Liberating motion of the foot, can liberate motion of structures above.
3. Tissues respond to joint motion. One of my inspiring mentors, Gary Ward, author of the amazing book “What the Foot” awakened me to the fact that when the human body is in motion ‘Joints Act, Muscles React”. Seems obvious right? So why do we continue to take the same approach of only training and treating body tissues with their influence on structure in mind? What If we flip our awareness to how the motion of structure, or lack of motion, may be influencing the tissues? We might get a completely different experience and result.
This is quite different to how we are usually taught that our anatomy works.. Usually we’re taught that muscles make the bones move and we seem to we run with that. Yes this is possible and available to us, though in motion like when we walk for example, we don’t think about creating every single muscle contraction to move our bones around. This would become very tiring and confusing.
When we walk, muscles can experience lengthening and shortening in 3 dimensions depending on how the structure they are attached to is moving. This allows the tissues to lengthen before they contract, or load to explode. Making movements like walking more effortless.
I like to think of the example of throwing a ball. If you wind the arm back to load the tissues before you throw the ball you achieve a more effortless powerful throw VS if you just throw the ball without winding up the tissues, it would take a greater effort throw the same distance.
Similar when we walk.. The Structure / Soft Tissue relationships are set up in such a beautiful way, that if we allow the bones/joints to interact and articulate with each other the way we sculpted them to in the first place, the tissues react to this motion, load and unload in there optimal timings, and carry us around effortlessly.
Our development, lack of motion, daily habits, hobbies, sports, injures, surgeries, emotions, perceptions, life all influence this.. and this is where we can benefit from the guidance of a trained eye, to bring awareness to the spaces in our movement that may be avoided or unexplored, and encourage the exploration and restoration of confidence in these spaces to create new neurological experiences available for the brain
Allowing the foot to experience healthy pronation/supination has an influence on the structures above, and therefore influences the connective tissues that react to this motion.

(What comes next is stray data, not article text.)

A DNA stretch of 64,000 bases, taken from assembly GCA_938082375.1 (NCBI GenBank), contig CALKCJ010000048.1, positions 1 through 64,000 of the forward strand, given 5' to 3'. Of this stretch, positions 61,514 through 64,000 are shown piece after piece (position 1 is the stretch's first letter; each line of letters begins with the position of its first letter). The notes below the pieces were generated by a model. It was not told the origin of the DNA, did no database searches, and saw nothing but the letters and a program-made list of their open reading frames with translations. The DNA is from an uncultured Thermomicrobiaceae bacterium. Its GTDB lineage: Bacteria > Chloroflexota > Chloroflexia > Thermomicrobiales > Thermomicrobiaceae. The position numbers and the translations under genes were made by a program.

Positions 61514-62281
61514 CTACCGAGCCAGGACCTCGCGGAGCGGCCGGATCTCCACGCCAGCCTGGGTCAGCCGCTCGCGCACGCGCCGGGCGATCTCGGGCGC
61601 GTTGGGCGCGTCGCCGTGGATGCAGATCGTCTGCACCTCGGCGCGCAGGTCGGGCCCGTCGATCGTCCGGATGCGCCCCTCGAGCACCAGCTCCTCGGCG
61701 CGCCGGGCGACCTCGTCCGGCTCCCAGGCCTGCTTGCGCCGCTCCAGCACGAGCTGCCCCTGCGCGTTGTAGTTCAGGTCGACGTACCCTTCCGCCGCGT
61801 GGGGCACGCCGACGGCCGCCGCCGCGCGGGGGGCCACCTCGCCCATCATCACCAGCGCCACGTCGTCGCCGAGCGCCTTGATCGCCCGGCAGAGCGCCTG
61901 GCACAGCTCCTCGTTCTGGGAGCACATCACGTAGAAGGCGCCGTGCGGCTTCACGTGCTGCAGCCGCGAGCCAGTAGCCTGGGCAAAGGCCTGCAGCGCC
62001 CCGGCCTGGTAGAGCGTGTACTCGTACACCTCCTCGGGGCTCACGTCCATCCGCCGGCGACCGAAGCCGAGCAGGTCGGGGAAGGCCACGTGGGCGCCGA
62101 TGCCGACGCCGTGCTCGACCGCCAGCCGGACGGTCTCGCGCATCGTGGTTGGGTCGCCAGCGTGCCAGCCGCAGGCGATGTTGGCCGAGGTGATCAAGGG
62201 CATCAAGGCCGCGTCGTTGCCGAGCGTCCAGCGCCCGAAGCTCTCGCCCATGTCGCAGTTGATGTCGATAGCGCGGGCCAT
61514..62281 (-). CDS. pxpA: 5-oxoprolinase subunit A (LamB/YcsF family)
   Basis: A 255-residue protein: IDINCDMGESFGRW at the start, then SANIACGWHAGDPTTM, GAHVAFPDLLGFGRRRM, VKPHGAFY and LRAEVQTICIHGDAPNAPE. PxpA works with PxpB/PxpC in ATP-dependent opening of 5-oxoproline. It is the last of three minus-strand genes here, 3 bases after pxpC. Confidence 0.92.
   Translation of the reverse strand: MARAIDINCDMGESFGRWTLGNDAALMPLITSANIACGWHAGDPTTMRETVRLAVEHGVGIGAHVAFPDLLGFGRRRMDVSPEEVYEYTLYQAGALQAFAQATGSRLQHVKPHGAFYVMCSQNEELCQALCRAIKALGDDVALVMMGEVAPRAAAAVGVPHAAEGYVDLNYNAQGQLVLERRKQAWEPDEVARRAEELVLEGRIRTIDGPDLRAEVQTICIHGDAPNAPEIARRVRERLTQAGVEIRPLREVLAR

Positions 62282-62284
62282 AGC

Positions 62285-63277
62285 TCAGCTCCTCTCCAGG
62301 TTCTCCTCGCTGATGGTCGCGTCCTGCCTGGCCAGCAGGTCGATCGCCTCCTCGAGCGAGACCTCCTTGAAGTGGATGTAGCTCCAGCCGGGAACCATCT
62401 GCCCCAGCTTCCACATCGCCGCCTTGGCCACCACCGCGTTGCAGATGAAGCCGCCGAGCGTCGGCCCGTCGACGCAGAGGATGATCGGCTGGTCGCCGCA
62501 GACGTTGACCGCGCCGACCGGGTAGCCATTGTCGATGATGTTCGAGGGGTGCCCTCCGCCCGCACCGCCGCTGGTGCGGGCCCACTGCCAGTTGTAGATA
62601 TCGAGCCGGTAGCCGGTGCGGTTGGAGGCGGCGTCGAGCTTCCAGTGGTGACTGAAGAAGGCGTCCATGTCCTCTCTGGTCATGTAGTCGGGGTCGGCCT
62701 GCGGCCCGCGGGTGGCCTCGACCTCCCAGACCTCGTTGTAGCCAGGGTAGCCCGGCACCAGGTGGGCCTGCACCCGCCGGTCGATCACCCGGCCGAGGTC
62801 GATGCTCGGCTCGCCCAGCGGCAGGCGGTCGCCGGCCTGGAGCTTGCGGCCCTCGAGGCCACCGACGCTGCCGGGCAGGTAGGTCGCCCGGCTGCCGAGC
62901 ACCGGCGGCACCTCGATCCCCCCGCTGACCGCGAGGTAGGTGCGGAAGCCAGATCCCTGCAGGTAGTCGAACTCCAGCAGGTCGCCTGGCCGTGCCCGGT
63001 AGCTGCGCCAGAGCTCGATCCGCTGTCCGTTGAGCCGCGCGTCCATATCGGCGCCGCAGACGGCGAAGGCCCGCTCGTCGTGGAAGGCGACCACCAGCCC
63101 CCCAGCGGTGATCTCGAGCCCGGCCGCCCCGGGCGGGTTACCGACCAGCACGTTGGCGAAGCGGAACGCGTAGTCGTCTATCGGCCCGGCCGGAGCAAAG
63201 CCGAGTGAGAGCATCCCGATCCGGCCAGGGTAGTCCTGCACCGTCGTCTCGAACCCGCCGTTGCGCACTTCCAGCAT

Maybe your ass don’t fire well because your foot don’t move 😉
4. Centre exists because of the spectrum that surrounds it. Exploring both pronation and supination of the foot gives the brain an experience of the spectrum and movement potential that is available to it. We would all like to find a more centred, neutral resting posture.. A place where body tissues are in a happy resting state, not too long, not too short, but relaxed. We are often so fixated on stabilising and and trying to create and hold an idea of the perfect posture, that we miss out on fully exploring our the movement spectrum that defines our centre.
Without any expectation of creating what we perceive to be the “perfect” looking foot, what if we allow the foot to find its own happy place by giving it the experience of moving around centre? By exploring the movement that is available to us, we can shift our perception of centre, and therefore influence our overall alignment.
5. It feels amazing. I never cease to be amazed at the response i get from people when I encourage them to experience pronating and resupinating their feet.. Often movements they haven’t explored for a long time. “I didn’t know I could do that” … “My body feels so light”… “I can feel muscles working that I don’t usually feel”.. “my back feels better” are all common responses. Nothing like feeling those sleepy glutes muscles come to life.
Where to now??
Get assessed, and get exploring in your body. Consider working with someone who respects both of these movements, can help guide, encourage, and bring awareness to the spaces in your movement that may have been avoided for some time.
When exposing the foot to both pronation and supination movements sometimes the shape of the foot may change, and sometimes it doesn’t… and thats ok.. Though usually the foot FEELS better, and MOVES better as does the rest of the body.. and isn’t what matters most??
If you are interested further in this topic I can’t recommend Gary Wards book “What the Foot” enough. Its a game changer…
Therapists, trainers, movement enthusiasts…. once the books blown your mind, look into the Anatomy In Motion immersion course where you spend 6 days exploring the human body in motion. Immerse yourself in the “Flow Motion Model”. A map of the gait cycle broken down into 6 phases, detailing what each bone in the body is doing in all 3 dimensions, and how the body tissues react, and how the mass is being managed within each moment in time. An inspiring, life changing experience that will change the way you look at the body forever